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Earthquake impact adds to some Texas oil producers' costs

Published 12/15/2022, 07:11 PM
Updated 12/16/2022, 02:11 PM
© Reuters. FILE PHOTO: Dust blows around a crude oil pump jack and flare burning excess gas at a drill pad in the Permian Basin in Loving County, Texas, U.S. November 25, 2019. Picture taken November 25, 2019.  REUTERS/Angus Mordant

By Liz Hampton

(Reuters) -U.S. shale oil producers are facing higher costs in the nation's largest oil field after regulators restricted the use of some wastewater disposal wells in west Texas after the latest in a series of powerful earthquakes struck the region.

Wastewater that comes up with oil and gas production is often pumped back underground, a practice tied to a rise in earthquakes in Oklahoma and Texas oilfields. Regulators in both states have set limits on how much water can be injected, particularly into deep wells.

In mid-November, a magnitude 5.4 earthquake hit an area where operators already were required to reduce disposal volumes. That led Texas to further reduce volumes to 162,000 barrels per day by mid-2023, 68% less water from early 2022 levels in a producing area.

If another magnitude 4.5 or higher quake occurs in that area, all deep wells within the boundary will shut for 24 months from the date of the event, regulators said. The area, called Northern Culberson-Reeves Seismic Response Area, is one of three areas with similar restrictions.

It is close to the New Mexico border and has 78 active disposal wells. The latest restrictions affect 19 new deep wells that together were handling some 400,000 barrels of water per day, according to data from researcher B3 Insight.

There is a "very real possibility" of another large quake occurring, said Laura Capper, chief executive of CAP Resources, a water management and risk mitigation consultancy.

"Absolute shut-in of deep wells in the area would cause a significant logistics issue to maintain oil and gas production in highly productive fields in New Mexico and West Texas," she said.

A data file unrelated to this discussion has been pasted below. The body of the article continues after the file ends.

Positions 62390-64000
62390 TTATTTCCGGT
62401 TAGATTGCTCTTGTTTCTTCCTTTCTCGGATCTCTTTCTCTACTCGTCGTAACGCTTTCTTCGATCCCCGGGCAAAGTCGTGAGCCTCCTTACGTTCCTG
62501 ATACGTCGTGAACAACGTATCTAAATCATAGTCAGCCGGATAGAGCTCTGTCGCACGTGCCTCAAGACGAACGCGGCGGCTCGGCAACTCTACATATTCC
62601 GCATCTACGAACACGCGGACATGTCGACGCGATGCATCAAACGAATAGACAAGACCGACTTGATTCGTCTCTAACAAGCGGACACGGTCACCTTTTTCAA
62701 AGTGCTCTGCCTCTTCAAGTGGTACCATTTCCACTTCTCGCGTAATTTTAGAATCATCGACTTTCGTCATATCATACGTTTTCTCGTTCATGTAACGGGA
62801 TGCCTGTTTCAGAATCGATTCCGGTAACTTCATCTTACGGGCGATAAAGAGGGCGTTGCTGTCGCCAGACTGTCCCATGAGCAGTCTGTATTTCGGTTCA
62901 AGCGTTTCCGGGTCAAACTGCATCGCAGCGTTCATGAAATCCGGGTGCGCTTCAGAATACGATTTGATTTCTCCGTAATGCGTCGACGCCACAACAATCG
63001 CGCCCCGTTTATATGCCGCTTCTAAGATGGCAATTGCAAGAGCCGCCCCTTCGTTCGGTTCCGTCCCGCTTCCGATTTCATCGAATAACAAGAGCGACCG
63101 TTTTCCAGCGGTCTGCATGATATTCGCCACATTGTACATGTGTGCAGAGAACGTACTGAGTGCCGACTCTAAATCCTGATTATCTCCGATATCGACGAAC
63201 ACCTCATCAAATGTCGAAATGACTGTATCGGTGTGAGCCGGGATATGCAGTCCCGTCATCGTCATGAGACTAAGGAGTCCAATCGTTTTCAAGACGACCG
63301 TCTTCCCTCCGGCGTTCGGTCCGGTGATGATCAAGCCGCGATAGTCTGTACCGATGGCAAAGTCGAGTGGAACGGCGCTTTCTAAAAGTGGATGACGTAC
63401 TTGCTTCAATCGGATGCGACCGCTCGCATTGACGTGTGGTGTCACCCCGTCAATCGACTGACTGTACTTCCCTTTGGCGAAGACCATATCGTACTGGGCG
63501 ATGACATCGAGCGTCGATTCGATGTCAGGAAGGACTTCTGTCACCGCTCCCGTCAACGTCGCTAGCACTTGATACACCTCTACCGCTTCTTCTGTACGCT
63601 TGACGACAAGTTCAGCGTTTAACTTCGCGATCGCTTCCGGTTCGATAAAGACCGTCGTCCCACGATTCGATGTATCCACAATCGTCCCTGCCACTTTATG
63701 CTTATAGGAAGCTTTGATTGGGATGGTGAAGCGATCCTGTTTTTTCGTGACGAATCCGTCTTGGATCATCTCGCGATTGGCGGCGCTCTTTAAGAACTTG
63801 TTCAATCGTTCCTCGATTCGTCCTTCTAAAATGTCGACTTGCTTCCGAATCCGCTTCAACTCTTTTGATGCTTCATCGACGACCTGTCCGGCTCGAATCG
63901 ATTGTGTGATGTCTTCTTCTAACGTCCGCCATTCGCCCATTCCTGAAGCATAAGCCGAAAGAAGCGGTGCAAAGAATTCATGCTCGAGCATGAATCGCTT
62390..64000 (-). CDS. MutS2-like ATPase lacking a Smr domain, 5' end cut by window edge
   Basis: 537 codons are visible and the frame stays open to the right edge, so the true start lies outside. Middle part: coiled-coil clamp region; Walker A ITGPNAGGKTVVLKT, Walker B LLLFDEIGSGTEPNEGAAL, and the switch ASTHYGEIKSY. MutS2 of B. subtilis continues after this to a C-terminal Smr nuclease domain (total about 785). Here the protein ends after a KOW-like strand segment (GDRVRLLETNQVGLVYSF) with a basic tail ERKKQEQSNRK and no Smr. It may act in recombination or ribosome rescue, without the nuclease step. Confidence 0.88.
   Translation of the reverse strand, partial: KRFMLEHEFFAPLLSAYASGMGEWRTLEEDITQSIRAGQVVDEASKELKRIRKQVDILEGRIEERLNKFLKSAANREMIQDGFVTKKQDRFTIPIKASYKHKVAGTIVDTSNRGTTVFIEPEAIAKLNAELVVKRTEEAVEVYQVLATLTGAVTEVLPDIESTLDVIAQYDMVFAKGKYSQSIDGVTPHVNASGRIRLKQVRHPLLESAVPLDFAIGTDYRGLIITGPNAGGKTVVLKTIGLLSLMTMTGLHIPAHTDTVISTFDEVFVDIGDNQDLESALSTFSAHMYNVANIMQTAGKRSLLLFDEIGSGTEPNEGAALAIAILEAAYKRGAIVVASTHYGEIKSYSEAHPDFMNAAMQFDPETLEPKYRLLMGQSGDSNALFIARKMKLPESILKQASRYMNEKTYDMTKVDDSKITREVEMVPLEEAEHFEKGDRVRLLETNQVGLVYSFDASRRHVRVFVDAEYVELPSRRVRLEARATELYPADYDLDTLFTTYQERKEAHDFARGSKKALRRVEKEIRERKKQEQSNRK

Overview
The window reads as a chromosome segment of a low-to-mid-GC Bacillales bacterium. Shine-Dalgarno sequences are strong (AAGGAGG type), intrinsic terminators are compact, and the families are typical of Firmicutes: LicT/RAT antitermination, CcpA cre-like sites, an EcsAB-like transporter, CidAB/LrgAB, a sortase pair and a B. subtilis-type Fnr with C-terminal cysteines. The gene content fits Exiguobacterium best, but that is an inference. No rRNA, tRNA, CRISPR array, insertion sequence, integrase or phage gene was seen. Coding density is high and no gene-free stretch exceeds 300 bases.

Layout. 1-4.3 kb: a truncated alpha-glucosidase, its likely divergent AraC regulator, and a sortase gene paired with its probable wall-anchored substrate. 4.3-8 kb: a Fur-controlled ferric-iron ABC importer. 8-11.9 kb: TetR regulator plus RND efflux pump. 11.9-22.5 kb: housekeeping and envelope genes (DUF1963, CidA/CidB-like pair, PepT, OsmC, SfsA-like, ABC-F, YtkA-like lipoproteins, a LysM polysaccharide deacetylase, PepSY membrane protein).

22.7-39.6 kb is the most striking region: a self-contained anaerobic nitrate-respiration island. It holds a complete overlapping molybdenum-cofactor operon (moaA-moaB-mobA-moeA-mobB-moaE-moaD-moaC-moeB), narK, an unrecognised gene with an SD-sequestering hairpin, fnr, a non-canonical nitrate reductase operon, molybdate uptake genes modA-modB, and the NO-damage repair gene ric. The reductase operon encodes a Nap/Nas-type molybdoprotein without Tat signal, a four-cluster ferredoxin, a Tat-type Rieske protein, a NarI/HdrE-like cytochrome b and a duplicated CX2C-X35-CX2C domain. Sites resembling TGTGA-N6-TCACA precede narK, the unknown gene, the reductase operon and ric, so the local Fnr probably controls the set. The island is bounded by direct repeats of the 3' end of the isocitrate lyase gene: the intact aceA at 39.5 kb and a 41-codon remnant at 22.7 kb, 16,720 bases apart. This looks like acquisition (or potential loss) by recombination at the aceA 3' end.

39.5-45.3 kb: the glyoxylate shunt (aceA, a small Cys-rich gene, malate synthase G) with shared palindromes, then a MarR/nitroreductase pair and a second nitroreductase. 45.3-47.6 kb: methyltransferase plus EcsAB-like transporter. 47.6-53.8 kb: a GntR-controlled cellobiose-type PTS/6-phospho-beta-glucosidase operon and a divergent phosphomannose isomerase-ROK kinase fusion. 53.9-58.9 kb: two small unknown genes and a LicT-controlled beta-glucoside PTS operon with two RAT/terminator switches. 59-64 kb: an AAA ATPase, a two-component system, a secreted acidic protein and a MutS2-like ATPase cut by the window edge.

A ban on using those wells would require oil producers to transport wastewater out of the region, adding to their costs of oil production, but would be unlikely to halt oil production.

The new injection limits encompass 10 deep wastewater wells operated by Chevron Corp (NYSE:CVX), which are permitted to handle some 745,000 barrels of water per day, and nine deep wells operated by Coterra Energy (NYSE:CTRA), which can handle 615,000 barrels of water per day.

"Since early 2022, Coterra has decreased its deep disposal volumes in the Delaware Basin by over 50% and expects to have little to no disposal into the deep zone by mid-year 2023, therefore we do not see an impact on production," a spokesperson said.

© Reuters. FILE PHOTO: Dust blows around a crude oil pump jack and flare burning excess gas at a drill pad in the Permian Basin in Loving County, Texas, U.S. November 25, 2019. Picture taken November 25, 2019.  REUTERS/Angus Mordant

Chevron did not immediately respond to a request for comment.

Shale executives this year warned that output growth could continue to slow. Production in the Permian is forecast to rise by 37,300 bpd next month, to 5.58 million bpd, the slower than gains seen in recent months.

Latest comments

You'd think after 100 plus years of production and sizeable subsidies the oil industry would have a better way to decontaminate and use the wastewater. But I guess $billions in profits just isn't enough to clean up their act. More reason to switch to renewables and electric,and drop Dirty Oil
such dramatization by Reuters
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